A Florida judge has allowed three people—two lesbian moms and the man they asked to be their sperm donor—to be listed on the birth certificate of their toddler. And the Dutch justice ministry is about to commission a report examining the possibility of recognizing three parents or more for one child. For some of the parents involved, this expanded recognition is good news; for others, not. But although three-parent recognition may seem newfangled, it has been around for longer than you might think.
In the Florida case, reports the Miami Herald, the women asked the man to waive all his rights to the child. He then sued for parental rights and visitation. The judge ruled that he should be on the child’s birth certificate and recognized as her father, but the non-bio mom could do a second-parent adoption. The man would have certain visitation rights, but the mothers will be responsible for child support and have “all decision-making responsibilities.”
AFP reports on the situation in the Netherlands, and profiles a two-mom, two-dad family that is amicably co-parenting, but want additional legal recognition for their parental status. The article also quotes a Dutch lawmaker who notes that legal recognition of more than two parents will benefit not only gay and lesbian families, “but also divorced parents who marry someone who takes on the role of parent.”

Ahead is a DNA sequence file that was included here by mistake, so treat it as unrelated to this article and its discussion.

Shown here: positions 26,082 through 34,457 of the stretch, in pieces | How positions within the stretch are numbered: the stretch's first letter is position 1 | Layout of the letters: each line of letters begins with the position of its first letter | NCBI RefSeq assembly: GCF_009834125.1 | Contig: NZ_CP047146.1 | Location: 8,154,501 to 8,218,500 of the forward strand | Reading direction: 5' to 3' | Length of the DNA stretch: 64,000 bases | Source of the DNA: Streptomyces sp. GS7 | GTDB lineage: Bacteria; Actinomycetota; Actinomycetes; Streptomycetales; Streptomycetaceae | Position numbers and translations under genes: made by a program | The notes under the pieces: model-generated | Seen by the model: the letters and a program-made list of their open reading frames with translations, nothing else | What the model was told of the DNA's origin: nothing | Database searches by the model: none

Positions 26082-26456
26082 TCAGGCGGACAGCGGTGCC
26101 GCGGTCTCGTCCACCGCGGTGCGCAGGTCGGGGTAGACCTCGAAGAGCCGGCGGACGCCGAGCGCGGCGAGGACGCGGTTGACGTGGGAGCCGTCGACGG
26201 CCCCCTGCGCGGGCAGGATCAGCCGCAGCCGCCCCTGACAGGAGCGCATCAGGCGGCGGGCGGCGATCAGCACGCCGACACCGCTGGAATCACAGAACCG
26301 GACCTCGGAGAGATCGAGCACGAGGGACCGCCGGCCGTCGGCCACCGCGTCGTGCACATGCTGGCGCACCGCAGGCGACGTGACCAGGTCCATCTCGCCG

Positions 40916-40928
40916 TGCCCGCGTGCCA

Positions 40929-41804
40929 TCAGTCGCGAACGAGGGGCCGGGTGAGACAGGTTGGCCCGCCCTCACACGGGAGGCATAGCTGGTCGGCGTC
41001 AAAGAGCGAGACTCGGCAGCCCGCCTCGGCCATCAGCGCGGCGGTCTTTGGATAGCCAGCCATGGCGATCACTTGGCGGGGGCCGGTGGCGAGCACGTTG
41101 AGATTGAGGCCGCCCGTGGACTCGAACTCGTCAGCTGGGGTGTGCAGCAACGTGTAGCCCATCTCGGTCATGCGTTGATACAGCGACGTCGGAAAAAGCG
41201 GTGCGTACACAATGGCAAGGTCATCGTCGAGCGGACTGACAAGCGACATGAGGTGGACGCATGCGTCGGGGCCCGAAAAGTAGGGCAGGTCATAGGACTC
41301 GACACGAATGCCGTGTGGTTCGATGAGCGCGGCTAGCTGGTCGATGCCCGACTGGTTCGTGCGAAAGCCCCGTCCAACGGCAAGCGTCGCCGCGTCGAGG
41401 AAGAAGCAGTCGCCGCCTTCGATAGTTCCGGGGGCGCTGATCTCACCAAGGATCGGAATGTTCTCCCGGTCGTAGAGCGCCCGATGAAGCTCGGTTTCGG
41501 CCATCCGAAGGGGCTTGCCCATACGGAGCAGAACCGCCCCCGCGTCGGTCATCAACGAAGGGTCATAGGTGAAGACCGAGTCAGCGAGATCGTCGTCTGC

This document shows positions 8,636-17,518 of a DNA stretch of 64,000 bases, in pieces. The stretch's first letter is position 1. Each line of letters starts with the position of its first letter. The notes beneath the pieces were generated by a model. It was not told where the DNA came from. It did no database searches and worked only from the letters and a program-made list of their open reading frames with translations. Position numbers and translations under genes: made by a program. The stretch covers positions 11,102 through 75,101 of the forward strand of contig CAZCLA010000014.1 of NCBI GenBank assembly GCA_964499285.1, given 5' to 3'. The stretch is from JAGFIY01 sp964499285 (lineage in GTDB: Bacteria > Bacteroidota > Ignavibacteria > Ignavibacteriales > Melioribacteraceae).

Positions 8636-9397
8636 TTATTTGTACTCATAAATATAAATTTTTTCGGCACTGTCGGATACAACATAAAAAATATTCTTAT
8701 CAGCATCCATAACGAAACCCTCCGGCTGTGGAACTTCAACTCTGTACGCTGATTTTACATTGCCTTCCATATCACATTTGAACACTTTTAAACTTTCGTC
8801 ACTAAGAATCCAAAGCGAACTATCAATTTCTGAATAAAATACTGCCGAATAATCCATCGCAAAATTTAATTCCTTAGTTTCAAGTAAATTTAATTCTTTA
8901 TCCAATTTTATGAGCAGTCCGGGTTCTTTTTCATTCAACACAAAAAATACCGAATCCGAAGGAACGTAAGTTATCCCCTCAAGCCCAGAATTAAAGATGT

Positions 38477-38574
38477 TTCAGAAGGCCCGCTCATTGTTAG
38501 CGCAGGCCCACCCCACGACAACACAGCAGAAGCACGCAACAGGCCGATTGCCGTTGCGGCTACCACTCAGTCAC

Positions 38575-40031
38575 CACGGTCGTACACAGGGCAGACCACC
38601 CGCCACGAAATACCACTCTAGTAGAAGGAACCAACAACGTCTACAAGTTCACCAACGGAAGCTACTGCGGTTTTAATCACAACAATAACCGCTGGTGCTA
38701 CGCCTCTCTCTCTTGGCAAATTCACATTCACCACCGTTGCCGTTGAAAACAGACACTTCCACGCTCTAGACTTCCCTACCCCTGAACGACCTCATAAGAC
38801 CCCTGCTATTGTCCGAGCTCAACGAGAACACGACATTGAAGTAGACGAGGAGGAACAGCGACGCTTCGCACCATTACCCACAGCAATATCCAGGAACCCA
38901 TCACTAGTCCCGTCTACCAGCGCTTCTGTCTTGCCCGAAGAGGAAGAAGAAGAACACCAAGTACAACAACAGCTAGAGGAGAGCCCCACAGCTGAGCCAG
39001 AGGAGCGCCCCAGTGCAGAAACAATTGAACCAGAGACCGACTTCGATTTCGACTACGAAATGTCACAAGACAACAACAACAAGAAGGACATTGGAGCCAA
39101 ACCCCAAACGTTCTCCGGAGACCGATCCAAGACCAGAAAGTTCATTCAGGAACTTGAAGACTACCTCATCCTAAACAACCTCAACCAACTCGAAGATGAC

And even though California Governor Jerry Brown vetoed a bill last October that would have recognized more than two people as parents of a child, legal three-parent families—gay and straight—are not unheard of in the U.S., as Nancy Polikoff noted at her blog last July. The first such case dates from the 1980s, in Louisiana.
For another good exploration of the idea of more than two parents, have a read of this 2010 Boston Globe piece by Drake Bennett. Key quotes:
Whether or not multiple parentage gains wider legal and social acceptance, the fact that it’s being debated—and, in a few cases, allowed—suggests the flexibility that the concept of parenthood has taken on today, not only among scholars, but among adults doing the work of actually raising children in sometimes unorthodox situations. It’s part of a broader reexamination of what it means to have a family, a conversation that is itself only a chapter in a story that has unfolded over hundreds of years. . . .
Some of those changes remain deeply controversial, of course. And yet there are other aspects of the contemporary family that, while they would strike people of an earlier era as deeply unnatural, today go all but unremarked: the fact, for example, that it’s common for grandparents to live not with their children and grandchildren but instead hundreds of miles away. The family of the future may look similarly unfamiliar to us, and in ways we’re only beginning to discern.
I generally agree—although given the diversity of family forms that already exist but may not have legal protections, I wonder whether it is the families of the future that will look unfamiliar, or just the recognition we accord them.